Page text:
25 Examples of Monosaccharides
Glucose – blood sugar Fructose – fruit sugar Galactose – one monomer in lactose (milk) Isomers of C6H12O6

26 Examples of Monosaccharides
Ribose and Deoxyribose 5 - Carbon sugars in RNA and DNA

27 Types of Carbohydrates
Disaccharides Double sugar units synthesized from monosaccharides All are isomers of C12H22O11 Formed by dehydration synthesis (requires enzymes)

28 Examples of Disaccharides
Sucrose – table sugar Glucose + Fructose Maltose – seed sugar Glucose + Glucose Lactose – milk sugar Glucose + Galactose

29 Types of Carbohydrates
Polysaccharides Large, complex chains of many (poly-) repeating sugar units Polymers Bonded together by dehydration synthesis Used by living things as a sugar storage or for structures

30 Examples of Polysaccharides
Amylose – plant starch Used as sugar storage in seeds, roots, stems Glycogen – animal starch Used as sugar storage by humans in the liver Cellulose Very tough polymer Used as a main component of cell walls Indigestible by humans Chitin Used in exoskeletons (crab shells, insects)

31 Digesting Polysaccharides
Broken apart by hydrolysis with the help of enzymes

32 Lipids

33 What are Lipids? Three elements: Carbon Hydrogen Oxygen
Ratio of H:O much greater than 2:1 Example: Oleic acid C18H34O3 Insoluble in water Greasy, slippery texture Three main groups: Fats oils and waxes At room temperature: Liquid – oils/Solid – fats and waxes Phospholipids Steroids

34 What are the Functions of Lipids?
Fats, Oils and Waxes: Long term energy storage More than twice as much energy stored than carbohydrates fats- 9 Calories/gram; carbohydrates- 4 Cal/g In plants: stored in and around seeds Peanut oil, corn oil, olive oil In animals: stored under the skin and around internal organs Used as insulation and shock absorber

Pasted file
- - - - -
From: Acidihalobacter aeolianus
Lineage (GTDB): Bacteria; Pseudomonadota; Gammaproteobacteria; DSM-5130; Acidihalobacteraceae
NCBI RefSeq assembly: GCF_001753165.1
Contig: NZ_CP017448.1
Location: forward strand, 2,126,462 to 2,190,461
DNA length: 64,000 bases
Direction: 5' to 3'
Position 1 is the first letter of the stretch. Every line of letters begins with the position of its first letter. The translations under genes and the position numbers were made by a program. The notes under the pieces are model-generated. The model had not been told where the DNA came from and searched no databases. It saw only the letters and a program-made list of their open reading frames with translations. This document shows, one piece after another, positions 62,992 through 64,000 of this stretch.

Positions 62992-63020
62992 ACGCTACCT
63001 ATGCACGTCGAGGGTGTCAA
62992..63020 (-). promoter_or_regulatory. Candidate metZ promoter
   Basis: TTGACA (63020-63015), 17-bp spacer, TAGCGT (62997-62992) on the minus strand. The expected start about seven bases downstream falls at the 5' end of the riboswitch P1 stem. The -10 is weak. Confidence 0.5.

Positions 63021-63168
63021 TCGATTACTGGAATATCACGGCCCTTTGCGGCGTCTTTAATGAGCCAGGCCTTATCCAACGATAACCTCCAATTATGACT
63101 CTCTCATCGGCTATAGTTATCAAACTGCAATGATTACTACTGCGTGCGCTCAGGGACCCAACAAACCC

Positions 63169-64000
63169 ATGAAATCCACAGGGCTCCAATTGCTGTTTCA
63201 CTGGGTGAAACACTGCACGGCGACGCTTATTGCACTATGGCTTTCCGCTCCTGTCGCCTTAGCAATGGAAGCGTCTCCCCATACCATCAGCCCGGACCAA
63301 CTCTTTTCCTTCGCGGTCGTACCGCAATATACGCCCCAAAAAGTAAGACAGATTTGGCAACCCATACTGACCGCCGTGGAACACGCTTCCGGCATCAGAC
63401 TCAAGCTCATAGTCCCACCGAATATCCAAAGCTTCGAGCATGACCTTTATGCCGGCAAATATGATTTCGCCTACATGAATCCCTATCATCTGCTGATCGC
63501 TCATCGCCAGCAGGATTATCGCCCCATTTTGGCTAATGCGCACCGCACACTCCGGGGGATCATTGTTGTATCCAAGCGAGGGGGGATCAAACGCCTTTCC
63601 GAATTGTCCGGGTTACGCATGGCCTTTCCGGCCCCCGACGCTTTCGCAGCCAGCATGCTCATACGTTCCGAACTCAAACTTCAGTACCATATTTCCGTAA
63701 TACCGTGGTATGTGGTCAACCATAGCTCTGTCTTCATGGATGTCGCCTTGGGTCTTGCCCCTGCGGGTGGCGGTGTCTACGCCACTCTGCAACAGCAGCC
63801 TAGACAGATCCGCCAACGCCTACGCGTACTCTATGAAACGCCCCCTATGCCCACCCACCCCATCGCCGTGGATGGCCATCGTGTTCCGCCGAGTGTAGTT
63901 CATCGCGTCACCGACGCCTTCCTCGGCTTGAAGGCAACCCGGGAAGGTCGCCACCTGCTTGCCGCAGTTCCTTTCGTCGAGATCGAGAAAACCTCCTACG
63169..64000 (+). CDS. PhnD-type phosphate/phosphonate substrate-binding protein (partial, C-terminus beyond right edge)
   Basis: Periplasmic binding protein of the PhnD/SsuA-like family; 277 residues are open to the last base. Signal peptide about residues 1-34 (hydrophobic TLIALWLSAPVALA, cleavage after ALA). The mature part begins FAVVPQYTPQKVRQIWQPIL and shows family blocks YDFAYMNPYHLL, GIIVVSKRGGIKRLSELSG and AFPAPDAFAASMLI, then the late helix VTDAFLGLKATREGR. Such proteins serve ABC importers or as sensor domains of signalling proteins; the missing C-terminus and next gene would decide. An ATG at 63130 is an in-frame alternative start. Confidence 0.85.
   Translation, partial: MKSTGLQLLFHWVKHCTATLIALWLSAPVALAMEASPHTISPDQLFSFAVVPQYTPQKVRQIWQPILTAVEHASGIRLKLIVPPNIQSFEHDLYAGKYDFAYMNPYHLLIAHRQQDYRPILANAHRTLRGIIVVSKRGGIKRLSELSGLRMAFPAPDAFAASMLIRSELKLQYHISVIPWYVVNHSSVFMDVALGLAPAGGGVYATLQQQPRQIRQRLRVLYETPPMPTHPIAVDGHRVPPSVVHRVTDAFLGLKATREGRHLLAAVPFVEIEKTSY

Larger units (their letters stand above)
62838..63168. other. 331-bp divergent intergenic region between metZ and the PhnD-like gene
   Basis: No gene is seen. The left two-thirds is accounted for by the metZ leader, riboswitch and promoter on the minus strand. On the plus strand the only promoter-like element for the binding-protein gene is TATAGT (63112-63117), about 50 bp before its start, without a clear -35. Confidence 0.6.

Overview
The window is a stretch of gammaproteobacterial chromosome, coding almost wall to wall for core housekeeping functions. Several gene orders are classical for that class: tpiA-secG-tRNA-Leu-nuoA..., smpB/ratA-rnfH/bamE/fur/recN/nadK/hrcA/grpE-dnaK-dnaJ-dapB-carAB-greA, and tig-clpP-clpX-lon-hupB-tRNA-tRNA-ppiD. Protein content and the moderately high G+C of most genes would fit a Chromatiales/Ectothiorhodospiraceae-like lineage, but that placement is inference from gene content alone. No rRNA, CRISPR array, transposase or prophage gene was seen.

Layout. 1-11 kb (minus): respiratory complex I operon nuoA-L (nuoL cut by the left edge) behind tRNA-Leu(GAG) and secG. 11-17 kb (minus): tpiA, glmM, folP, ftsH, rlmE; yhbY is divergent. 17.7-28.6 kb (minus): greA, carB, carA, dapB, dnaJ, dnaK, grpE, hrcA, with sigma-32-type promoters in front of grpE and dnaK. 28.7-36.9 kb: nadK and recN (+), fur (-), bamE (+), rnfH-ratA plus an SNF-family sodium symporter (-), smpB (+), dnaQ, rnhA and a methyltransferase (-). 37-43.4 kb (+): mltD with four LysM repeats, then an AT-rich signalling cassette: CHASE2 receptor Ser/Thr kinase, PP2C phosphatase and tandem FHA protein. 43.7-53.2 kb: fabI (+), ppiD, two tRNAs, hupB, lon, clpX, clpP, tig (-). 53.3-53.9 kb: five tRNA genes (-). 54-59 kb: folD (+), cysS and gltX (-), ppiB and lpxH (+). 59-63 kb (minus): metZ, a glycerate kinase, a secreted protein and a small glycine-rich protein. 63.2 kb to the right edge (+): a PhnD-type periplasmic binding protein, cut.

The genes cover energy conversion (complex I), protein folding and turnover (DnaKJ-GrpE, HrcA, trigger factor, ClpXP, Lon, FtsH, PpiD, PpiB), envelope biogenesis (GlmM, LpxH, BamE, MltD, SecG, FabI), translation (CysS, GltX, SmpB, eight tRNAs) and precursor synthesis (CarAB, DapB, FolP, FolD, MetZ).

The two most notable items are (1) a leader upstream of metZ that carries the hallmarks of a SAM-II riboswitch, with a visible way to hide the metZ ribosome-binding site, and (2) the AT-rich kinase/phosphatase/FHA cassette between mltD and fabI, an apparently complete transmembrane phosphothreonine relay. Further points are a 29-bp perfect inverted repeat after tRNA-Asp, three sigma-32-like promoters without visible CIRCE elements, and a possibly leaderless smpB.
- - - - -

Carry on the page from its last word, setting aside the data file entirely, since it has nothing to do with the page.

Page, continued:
35 What are the Functions of Lipids?
Phospholipids Structural Part of Cell membranes Steroids Part of cell membranes, transport of lipids, regulate body functions (hormones)

36 Chemical Composition Fats Oils, Waxes
Fatty Acid Glycerol One or more fatty acids attached to a Glycerol backbone Fatty Acids: Long chains of carbon with a carboxyl group at the end Glycerol: C3H8O3 Formed by dehydration synthesis NOT a polymer Glycerol Lipid

37 Formation of a Triglyceride:

38 Types of Fats Saturated
All carbons of the fatty acid have single bonds All carbons are “filled” with hydrogen Solid at room temperature Associated with heart disease risk Examples: Bacon grease, butter

39 Types of Fats Unsaturated
Carbons share one or more double or triple bonds with other carbons Monounsaturated – only one double bond Polyunsaturated – many double or triple bonds Liquid at room temperature Examples: corn oil, olive oil

40 Phospholipids Phosphate group replaces fatty acid on one end
Used as the main component of cellular membranes


42 Steroids: Four Fused Rings
lipids with four fused hydrocarbon rings Includes: Cholesterol - found in animal cell membranes Testosterone, estrogen, progesterone - sex hormones Vitamin D An anabolic steroid is a synthetic testosterone.